Interestingly, Treasury Inflation-Protected Securities (TIPS) funds dropped 2.2% for the quarter. These funds typically have longer maturities than intermediate funds, which explains their decline. Although their inflation-protection component would seem to immunize them against rising rates, this is not always the case. The reason for this is that the principal value of these bonds is explicitly tied to the consumer price index (CPI), which is a primary inflation indicator. However, the Federal Reserve may raise rates before indications of inflation appear in the CPI (or even if they don't appear), potentially making these bonds as interest-rate sensitive as other, more ordinary bonds.
High-yield bonds did well, adding 2.6%. The spreads between the yields on lower-quality bonds and high-quality Treasuries has narrowed dramatically in recent years, but yield-hungry investors continue to take on the risk in exchange for the modestly higher yields. At a certain point, investors may become enticed by higher-quality offerings, sending the prices of the low-quality bonds down. Emerging-markets bonds also did well, surging 2.4% and continuing their multiyear run. Emerging-markets analyst Arijit Dutta reminds us, however, that all multiyear rallies must one day end.
Bank-loan funds also chugged along, gaining 1.9%. Bank-loan funds own "floating rate" instruments issued by companies with below-investment-grade credit quality but that place the investor in a more senior position to the bondholder in the event of distress. The floating-rate feature makes these bonds extremely attractive in rising-rate environments, but rising-rate environments can also portend an economic slowdown, which can be bad news for highly leveraged companies. Analyst Scott Berry thinks that bank-loan funds hold appeal for investors looking to balance their interest-rate-sensitive holdings.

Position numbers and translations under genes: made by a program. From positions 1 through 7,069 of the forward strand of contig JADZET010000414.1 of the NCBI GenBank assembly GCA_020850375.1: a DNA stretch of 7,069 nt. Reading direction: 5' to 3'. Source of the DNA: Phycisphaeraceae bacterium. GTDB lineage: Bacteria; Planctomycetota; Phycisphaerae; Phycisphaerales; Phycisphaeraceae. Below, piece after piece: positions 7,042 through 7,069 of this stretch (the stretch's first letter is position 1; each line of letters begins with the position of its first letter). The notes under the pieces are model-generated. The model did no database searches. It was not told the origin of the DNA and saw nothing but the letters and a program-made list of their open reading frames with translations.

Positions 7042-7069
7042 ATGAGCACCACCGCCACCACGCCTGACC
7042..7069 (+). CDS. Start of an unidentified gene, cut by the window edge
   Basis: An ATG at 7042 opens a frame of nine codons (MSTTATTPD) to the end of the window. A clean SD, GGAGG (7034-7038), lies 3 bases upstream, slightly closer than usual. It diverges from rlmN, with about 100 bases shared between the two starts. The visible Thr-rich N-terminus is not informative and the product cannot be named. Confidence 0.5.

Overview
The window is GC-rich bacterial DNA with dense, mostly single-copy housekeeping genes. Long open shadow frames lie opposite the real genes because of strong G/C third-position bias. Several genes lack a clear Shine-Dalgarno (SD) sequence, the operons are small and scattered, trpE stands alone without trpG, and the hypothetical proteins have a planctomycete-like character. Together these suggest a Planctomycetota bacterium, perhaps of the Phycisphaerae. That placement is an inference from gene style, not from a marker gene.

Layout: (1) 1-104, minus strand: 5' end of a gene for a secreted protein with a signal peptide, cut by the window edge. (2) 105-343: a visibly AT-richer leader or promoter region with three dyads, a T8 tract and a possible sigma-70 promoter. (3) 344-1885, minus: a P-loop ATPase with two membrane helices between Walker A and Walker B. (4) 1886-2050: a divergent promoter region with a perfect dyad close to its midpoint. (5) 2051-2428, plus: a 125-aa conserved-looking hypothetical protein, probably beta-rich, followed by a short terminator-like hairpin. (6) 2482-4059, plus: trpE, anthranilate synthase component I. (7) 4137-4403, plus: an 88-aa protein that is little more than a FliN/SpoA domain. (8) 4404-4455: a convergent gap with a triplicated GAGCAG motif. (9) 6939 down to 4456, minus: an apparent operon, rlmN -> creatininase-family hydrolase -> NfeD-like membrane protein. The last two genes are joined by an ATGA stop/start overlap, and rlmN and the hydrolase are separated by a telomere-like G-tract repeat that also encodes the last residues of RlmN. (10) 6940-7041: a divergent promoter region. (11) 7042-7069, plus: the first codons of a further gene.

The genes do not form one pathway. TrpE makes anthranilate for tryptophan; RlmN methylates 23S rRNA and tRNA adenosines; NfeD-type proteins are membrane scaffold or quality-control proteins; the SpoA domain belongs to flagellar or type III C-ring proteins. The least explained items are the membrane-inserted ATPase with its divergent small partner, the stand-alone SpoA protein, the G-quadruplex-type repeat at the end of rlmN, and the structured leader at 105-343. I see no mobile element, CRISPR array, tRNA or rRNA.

The municipal-bond group did not have any losing categories, though most categories posted only very modest returns. The muni national intermediate category was flat for the quarter.
International funds generally outpaced domestic funds again, continuing another familiar trend. The foreign large-growth, large-blend, and large-value categories all added between 9.5% and 10%, with growth barely outpacing blend and value. Also, foreign small/mid-growth added 13% for the quarter, while foreign small/mid-value gained 11.6%. The outperformance of small caps and mid-caps abroad mimics the trend domestically, as does the slight superiority of growth over value in the small- and mid-cap categories.
Latin America was, again, the best-performing region, with funds specializing in that area gaining 17%. The natural-resource-rich region continues to benefit from higher commodity prices. Nevertheless, analyst Bill Rocco continues to warn about the volatility of these funds and views them as largely inappropriate for most investors.
Specialty-precious metals was the best international category, with a 21% surge. Nevertheless, analyst Karen Wallace warns that the counter-cyclical aspect of gold and precious metals can make the category decline as fast as it surges when optimism over the economy is high and the geopolitical situation stable. Investors should also keep in mind that today they have a range of "hard asset" choices with which to balance their stock and bond exposure, such as real estate funds and funds that track broad-based commodity indexes.
Morningstar analysts view the money flow into international funds with mixed feelings. On the one hand, we are happy to see U.S. investors gaining exposure to international markets and adding another element of diversification to their portfolios. On the other hand, we cannot help but think that short-term "performance-chasing" represents a significant portion of assets moving into international funds now. As always, we encourage investors to maintain international exposure as part of their long-term asset-allocation plans, as a means to increase returns and damp the volatility of their portfolios over the longer haul.
John Coumarianos is an analyst with Morningstar.